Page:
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Washington State investigates a decision to leave a body on a driveway

by Jack Hopkins

The state Department of Health has begun an investigation into a paramedic's decision to take a dead patient back to his house, where the man's body remained in his driveway for several hours.

But a Pierce County fire official maintains that the paramedic returned to the home only to check on the man's widow, who suffers from Alzheimer's. "The decision was reached out of compassion and caring for the man's wife," said John Sinclair, assistant chief of the Pierce County Central Fire District.

In the meantime, the county's Department of Emergency Management is preparing to look into the way way paramedics and firefighters handle the dead. Currently, the county has no rules on what to do with the bodies of those people who die en route to the hospital.

"Our focus is on treatment of the living and we have been very limited in developing protocols for post-care of victims," said Steve Bailey, who supervises Pierce County's Emergency Medical Services Office.

On Oct. 2, Charles Bardsley, 76, died en route to Good Samaritan Hospital, which is about 50 miles from his home. Instead of continuing to the Puyallup hospital, the paramedic turned around and brought Bardsley back to his house in Ashford, just west of Mount Rainier National Park.

"The main concern the paramedic had was for the patient's wife at that point . . . The decision was made to go back and check on the wife. It was felt that was the most humane thing to do," Sinclair said.

"We wanted to break the news to his wife and ensure her medical care." The paramedic spent 90 minutes talking with Eileen Bardsley, the widow and a neighbor, and he even talked on the phone to Bardsley's daughter, Sinclair said.

Bardsley's widow, Eileen Bardsley, 73, seemed confused and didn't appear to understand her husband was dead, so the paramedic decided to leave the body outside, Sinclair said. "They just did not feel comfortable in putting the deceased in there for the wife to view," he said.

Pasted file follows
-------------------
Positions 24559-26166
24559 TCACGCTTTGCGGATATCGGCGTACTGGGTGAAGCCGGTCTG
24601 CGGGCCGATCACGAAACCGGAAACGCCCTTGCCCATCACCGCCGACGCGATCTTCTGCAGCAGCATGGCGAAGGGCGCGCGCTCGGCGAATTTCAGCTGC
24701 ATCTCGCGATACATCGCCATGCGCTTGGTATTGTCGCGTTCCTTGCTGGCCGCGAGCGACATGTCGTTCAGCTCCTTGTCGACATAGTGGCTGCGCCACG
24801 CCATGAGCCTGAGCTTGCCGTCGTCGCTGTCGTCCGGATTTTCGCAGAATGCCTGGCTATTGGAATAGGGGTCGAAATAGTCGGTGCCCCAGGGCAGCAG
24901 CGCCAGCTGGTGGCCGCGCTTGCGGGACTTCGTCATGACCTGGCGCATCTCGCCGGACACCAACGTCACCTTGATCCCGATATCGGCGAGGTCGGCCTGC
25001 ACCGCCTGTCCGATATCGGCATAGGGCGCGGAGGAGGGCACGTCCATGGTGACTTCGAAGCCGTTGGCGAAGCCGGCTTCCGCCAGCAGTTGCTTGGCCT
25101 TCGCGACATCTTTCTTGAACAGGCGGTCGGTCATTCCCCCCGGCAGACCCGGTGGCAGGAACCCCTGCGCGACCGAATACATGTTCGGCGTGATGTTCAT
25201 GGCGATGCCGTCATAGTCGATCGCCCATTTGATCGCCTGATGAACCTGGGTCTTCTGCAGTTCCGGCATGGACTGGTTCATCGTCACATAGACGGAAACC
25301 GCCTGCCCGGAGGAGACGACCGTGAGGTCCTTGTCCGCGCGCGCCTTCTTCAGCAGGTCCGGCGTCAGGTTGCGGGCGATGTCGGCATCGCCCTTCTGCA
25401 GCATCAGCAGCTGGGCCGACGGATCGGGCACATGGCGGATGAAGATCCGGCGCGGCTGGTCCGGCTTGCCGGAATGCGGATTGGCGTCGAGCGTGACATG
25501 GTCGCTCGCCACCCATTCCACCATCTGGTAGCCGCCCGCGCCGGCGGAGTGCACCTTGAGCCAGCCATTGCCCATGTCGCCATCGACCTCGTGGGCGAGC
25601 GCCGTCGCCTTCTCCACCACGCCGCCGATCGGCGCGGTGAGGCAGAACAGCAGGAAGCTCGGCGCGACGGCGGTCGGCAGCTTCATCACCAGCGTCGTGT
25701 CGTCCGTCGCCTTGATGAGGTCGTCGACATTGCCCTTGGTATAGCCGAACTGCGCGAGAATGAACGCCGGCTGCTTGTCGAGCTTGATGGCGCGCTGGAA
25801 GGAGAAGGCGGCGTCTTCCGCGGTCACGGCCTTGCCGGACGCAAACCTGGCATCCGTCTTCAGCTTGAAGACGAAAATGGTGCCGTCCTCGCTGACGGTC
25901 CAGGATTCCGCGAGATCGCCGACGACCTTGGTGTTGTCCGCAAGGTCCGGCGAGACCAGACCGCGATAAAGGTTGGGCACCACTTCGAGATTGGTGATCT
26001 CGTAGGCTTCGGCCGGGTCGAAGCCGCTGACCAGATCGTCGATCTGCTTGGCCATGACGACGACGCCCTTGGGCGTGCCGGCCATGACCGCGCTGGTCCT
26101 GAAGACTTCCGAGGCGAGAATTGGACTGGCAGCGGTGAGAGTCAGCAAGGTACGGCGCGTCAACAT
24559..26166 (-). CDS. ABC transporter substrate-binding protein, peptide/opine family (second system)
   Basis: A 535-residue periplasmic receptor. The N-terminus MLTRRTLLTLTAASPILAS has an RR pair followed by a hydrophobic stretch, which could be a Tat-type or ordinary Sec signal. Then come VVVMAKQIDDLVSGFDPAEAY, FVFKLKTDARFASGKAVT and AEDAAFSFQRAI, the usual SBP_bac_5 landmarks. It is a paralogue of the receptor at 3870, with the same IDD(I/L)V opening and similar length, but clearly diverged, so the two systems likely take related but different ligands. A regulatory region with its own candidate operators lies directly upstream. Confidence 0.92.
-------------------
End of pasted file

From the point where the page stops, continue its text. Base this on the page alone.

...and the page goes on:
The body, strapped to a medical board and partially covered with a blanket, was taken from the aid car and left on the Bardsleys' driveway. Sinclair said the paramedic didn't leave until a Lewis County deputy sheriff arrived and agreed to remain with the body until a deputy coroner showed up. Bardsley lived near the Lewis County line.

The assistant chief disputed the account of Bardsley's relatives, who said they found his body -- unattended -- when they arrived at his home about three hours after he died. Cindy Bardsley of Auburn, the dead man's daughter-in-law, said that she and her husband, Dennis, were shocked to find Charles Bardsley lying in the driveway next to the trash. She called the decision to leave him in the driveway "the most inhumane thing I have ever seen or heard of in my entire life."

Cindy Bardsley also complained that a representative from the Lewis County Coroner's Office, who spoke with them about 15 minutes after their arrival, wouldn't let them move Charles Bardsley inside.

She said the body remained in the driveway for hours until a funeral home driver from nearby Chehalis, Lewis County, arrived to pick it up. Lewis County Coroner Terry Wilson said he believes the incident was handled poorly.

The paramedic, he said, should have taken Bardsley's body to the hospital or to the nearby fire station. But Sinclair said the paramedic, who wasn't named, was being unfairly criticized.

Yesterday, Jack Cvitanovic, head of licensing and certification for the state health department, said he could not comment on the agency's investigation until it is completed. He said he doesn't know how long that will take, but he warned it is not likely to be finished quickly.

P-I reporter Jack Hopkins can be reached at 206-870-7851 or jackhopkins@seattle-pi.com

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